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Consistency-Based Diagnosis

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1 Consistency-Based Diagnosis
Hal Lindsey CSCE 580

2 Introduction The Idea of consistency-based diagnosis stemmed from work done by Raymon Reiter and Johan de Kleer Developed to diagnose physical devices Main idea is that when a device doesn’t work, some components will be misbehaving Need a way to figure out which components are misbehaving

3 What is Diagnosis? Definition Goal of diagnosis Two main approaches
Diagnosis in artificial intelligence relates to the development of algorithms and techniques that are able to determine whether the behavior of a system is correct Goal of diagnosis Given a description of some system and observations about the system, be able to determine what parts of the system are malfunctioning given unexpected behavior Two main approaches Expert Model-based

4 Expert Diagnosis Also referred to as heuristic diagnosis
Based on experience from experts of the system; Experts determine diagnostic criteria Examples Rules of thumb Statistical intuitions Past experiences Main Drawbacks from this approach Difficulty acquiring the expertise Complexity of the learning Lack of robustness Consistency/Completeness

5 Model-based Diagnosis
Also known as diagnosis from first principles Construct a causal model of the system, if things go wrong try to figure out what in the model isn’t working Flow Diagram

6 Model-based Diagnosis (Cont.)
Benefits of this approach More precise modeling System formalization Expertise not required Reiter decided this was the best approach for diagnosis He developed a general theoretical foundation based on first principles

7 Problem Formulation Formulation of system and observation
Need a general formulation to cover variety of domains Define a domain-independent concept of a system A system is a pair (SD, COMP) where: (1) SD, the system description, is a set of first-order sentences (2) COMP, the system components, is a finite set of constant

8 System Formulation Example
The system below can be described as: COMP = {A1, A2, X1, X2, O1} ANDG(X) & ~AB(X) D out(x) = and(in1(x), in2(x)) , XORG(X) & ~AB(X) D out(x) = xor(in1(x), in2(x)) , ORG(X) & ~AB(X) D out(x) = or(in1(x), in2(x)) , ANDG(A1), ANDG(A2) , XORG(X1 ), XORG(X2 ), ORG(O1) out(X1 ) = in2(A2), out(X1) = in1(X2), out(A2) = in1(O1), in1(A2) = in2(X2) , in1(X1) = in1(A1), in2(X1) = in2(A1), out(A1) = in2(O1) Plus axioms that circuit inputs are binary and of boolean algebra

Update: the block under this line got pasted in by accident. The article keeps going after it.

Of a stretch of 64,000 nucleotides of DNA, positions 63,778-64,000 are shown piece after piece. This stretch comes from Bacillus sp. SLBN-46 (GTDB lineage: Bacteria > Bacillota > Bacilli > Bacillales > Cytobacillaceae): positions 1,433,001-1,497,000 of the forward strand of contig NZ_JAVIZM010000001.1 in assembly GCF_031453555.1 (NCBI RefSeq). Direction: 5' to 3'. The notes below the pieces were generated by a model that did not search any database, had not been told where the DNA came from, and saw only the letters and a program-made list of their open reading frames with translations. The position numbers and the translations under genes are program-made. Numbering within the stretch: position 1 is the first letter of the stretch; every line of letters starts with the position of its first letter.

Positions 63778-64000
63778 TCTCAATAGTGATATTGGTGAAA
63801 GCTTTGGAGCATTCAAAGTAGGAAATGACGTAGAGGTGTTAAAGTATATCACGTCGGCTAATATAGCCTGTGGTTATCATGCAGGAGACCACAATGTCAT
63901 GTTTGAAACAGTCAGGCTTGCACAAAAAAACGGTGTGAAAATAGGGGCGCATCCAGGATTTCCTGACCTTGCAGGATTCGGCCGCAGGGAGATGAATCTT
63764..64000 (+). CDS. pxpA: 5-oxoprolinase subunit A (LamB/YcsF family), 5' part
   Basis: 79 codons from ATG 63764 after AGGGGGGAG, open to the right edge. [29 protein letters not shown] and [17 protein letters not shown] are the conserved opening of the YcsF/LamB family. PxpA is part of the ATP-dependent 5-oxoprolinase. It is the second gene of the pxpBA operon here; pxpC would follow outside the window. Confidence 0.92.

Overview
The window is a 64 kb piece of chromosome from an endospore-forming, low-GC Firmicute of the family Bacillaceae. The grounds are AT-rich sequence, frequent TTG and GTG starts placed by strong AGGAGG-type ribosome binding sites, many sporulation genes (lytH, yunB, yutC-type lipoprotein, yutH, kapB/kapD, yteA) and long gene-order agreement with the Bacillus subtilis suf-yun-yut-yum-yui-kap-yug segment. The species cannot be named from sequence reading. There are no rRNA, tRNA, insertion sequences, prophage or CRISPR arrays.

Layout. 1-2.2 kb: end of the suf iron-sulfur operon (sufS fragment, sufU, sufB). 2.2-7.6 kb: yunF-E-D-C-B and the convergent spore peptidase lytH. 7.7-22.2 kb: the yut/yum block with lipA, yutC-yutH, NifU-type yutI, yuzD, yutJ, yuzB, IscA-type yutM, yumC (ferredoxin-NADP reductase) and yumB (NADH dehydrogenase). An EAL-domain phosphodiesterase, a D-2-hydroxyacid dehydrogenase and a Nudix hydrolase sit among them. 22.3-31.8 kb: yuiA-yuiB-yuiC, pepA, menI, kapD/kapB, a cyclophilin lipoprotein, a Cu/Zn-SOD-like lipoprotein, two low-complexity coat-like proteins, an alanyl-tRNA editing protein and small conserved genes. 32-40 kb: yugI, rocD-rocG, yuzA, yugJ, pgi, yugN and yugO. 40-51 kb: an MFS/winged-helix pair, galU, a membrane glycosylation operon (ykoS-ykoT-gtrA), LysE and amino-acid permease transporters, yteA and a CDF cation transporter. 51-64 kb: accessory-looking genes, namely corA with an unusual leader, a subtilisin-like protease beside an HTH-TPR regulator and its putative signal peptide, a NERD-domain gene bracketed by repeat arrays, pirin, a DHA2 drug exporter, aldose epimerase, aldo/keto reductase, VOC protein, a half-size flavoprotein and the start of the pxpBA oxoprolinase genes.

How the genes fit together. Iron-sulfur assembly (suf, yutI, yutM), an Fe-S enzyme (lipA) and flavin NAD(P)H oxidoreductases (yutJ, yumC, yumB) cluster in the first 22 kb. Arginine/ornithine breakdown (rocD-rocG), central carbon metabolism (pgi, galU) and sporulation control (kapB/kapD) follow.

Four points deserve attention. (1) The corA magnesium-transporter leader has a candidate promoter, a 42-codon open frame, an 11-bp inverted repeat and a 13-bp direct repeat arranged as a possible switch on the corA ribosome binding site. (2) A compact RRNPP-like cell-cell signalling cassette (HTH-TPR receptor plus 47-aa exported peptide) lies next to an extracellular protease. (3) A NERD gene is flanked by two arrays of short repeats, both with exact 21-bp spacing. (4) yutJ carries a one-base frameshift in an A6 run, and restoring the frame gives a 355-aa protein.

9 Observations of Systems
Real world diagnostic settings involve observations Without observations, we have no way of determining whether something is wrong and hence whether a diagnosis is called for An observation of a system is a finite set of first-order sentences denoted OBS A diagnosis will comprise: (SD,COMP,OBS)

10 Observation Formulation Example
The following observations of the system could be observed: in1(X1) = 1, in2(X1) = 0, in1(A2) = 1, out(X2) = 1, out(O1) = 0 Thus, circuit is faulty Formally, the system if faulty if SD union {~Ab(c)| c in COMP} union OBS is inconsistent

11 Formal Diagnosis Diagnosis is the conjecture that certain components are faulty and the rest are normal Principle of Parsimony Diagnosis is a conjecture that some minimal set of components are faulty Formal diagnosis for (SD,COMP,OBS) is a minimal set D subset of COMP such that SD union OBS union {Ab(c) | c in D} union {~Ab(c)| c in COMP – D} is consistent Turns out D is determined by COMP – D, so Diagnosis is minimal D subset of COMP such that SD union {~Ab(c)| c in COMP – D} is consistent

12 Computing Diagnoses Generate Diagnosis from our Previous Example:
in1(X1) = 1, in2(X1) = 0, in1(A2) = 1, out(X2) = 1, out(O1) = 0 In this example, there are 3 possible diagnoses: {X1}, {X2, O1}, {X2, A2}

13 Computing Diagnoses (Cont.)
How D is computed: Generate all subsets of COMP Check for inconsistency Very inefficient More efficient: Formalize the notion of conflict set whereby you choose D such that COMP – D is not a conflict set for (SD, COMP, OBS) Formalize notion of hitting set Get minimal hitting set Tree-labeling algorithm given by Reiter

14 References Reiter, Raymond. A Theory of Diagnosis from First Principles. Artifical Intelligence, Vol 32, No. 1. (April 1987), pp Peischl & Wotawa. Model-Based Diagnosis or Reasoning from First Principles. Intelligent Systems, Vol 18, No. 3. (May/June 2003), pp Morgenstern, Leora. Knowledge Representation.

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